Like driving your car efficiently and smoothly, the best situation is to experience an orderly process from one brain wave pattern to the next – from restful sleep (delta/theta) to a focused state of alertness (alpha) and then back to theta and then delta – with all this occurring during a 24 hour period called a day. We try to keep beta waves out of the equation, because we don’t really want to experience anger or agitation if we can avoid it.

The problem with living in the 21st century is that life is not always that smooth – many of us skip second brain gear (theta) and third brain gear (alpha). Some people wake with a jump to the sound of their alarm clock which can induce an immediate state of stress and anxiety (beta). I find it best to throw out that alarm clock and get used to waking to your body’s natural cycles. Your insomnia will improve over time profoundly just by doing this one thing. Of course, it must be borne in mind that overactive adrenals can lead to insomnia to.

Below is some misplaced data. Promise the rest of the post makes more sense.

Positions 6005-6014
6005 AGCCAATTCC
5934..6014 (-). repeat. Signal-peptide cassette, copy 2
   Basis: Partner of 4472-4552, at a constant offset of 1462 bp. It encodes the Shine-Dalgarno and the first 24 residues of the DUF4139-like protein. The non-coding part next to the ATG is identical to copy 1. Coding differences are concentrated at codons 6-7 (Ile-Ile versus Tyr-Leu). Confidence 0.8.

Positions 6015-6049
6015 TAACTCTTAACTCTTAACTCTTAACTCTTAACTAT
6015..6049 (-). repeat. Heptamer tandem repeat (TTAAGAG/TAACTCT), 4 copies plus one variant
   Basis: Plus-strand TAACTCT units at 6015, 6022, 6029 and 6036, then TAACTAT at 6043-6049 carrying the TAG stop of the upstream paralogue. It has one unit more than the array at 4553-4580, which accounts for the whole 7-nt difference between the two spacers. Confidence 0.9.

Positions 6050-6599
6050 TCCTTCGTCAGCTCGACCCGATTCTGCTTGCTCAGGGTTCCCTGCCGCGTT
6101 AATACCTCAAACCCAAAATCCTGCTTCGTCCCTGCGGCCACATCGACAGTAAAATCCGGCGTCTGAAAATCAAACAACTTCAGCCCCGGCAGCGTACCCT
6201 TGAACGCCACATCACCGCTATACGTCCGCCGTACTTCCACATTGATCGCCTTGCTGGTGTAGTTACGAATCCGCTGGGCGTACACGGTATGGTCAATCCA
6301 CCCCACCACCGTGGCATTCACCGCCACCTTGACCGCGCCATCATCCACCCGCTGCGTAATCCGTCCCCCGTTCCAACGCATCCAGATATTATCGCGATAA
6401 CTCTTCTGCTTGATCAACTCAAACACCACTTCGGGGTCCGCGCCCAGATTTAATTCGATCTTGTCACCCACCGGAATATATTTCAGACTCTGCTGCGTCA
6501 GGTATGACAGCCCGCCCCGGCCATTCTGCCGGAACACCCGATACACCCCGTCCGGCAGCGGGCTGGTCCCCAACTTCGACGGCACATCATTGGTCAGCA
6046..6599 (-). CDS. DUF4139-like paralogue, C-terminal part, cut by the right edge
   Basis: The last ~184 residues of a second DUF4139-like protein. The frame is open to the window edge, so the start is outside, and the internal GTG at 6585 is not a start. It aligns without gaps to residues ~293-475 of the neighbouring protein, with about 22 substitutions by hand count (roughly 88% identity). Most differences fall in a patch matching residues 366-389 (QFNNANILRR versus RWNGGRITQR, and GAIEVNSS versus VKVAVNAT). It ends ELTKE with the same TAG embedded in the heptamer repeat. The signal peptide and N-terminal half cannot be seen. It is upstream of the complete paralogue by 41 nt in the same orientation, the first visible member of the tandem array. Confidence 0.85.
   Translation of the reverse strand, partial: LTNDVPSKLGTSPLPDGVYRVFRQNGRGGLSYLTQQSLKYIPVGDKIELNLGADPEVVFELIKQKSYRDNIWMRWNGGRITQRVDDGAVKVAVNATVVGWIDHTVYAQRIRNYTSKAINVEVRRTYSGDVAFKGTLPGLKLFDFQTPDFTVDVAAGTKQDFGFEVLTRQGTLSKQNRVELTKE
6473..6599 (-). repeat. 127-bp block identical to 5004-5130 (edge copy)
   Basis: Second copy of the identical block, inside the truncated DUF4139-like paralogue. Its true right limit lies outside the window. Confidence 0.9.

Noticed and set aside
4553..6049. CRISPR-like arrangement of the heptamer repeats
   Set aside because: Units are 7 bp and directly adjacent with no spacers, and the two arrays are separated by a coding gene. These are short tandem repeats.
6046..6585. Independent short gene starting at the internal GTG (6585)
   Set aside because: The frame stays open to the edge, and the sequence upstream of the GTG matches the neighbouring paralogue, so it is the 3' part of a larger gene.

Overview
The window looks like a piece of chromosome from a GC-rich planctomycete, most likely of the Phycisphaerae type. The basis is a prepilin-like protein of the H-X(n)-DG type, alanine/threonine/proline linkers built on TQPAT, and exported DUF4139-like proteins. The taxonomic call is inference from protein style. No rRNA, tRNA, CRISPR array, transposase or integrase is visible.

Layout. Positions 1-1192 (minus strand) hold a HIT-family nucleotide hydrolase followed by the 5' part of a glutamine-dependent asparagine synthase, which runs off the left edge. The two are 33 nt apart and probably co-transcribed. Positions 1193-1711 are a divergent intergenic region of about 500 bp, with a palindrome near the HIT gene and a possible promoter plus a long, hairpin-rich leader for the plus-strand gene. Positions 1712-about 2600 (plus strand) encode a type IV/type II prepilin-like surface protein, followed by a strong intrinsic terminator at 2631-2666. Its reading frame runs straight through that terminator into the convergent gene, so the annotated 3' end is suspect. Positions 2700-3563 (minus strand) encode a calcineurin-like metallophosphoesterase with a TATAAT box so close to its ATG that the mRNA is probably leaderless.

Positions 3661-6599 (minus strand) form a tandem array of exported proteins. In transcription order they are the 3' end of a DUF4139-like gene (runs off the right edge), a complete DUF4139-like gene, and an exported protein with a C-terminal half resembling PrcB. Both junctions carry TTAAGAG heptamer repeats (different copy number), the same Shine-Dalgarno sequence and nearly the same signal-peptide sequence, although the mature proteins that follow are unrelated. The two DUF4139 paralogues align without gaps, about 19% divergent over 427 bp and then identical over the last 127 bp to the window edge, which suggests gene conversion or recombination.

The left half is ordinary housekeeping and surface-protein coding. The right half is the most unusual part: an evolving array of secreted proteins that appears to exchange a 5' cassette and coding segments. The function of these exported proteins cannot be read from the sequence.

After sufficient sleep, we then go on to use stimulants such as caffeine to force our nervous system into an artificial state of wakefulness to promote beta waves and unknowingly stimulate our adrenal glands to produce the stress hormone cortisol as well. Caffeine also suppresses both theta and alpha waves and inhibits a natural reduction in cortisol, and as you can see it is not a good thing for stress.

For much of the day, the combined effects of work stress, emotional stress and time urgency have us swimming in beta waves and “higher than we would like” cortisol levels. By the time we finally get too bed late at night, we have become so exhausted that we completely bypass the unwinding effects and benefits of theta sleep (when cortisol levels naturally fall) and instead drop prematurely into an unconscious deeper sleep (delta) but rarely enough.

This constant moving back and forth between delta and beta brain waves tends to keep cortisol elevated throughout the day time (not very good) while not allowing these fluctuating levels to naturally subside during the night, which is a poor thing to happen.

Changing Your Brain Wave Pattern

Essentially any process that changes your perception has the ability to change your brain wave pattern. Chemical drugs are often used but so are recreational drugs like cannabis, and these are the most commonly used methods to temporarily alter brainwave function. Brainwave training is also very effective and achievable with regular practice. There are many traditional Eastern methods to achieve this aim such as meditation and yoga, but Tai Chi and various forms of martial art training also have the ability to achieve a change in brain wave pattern.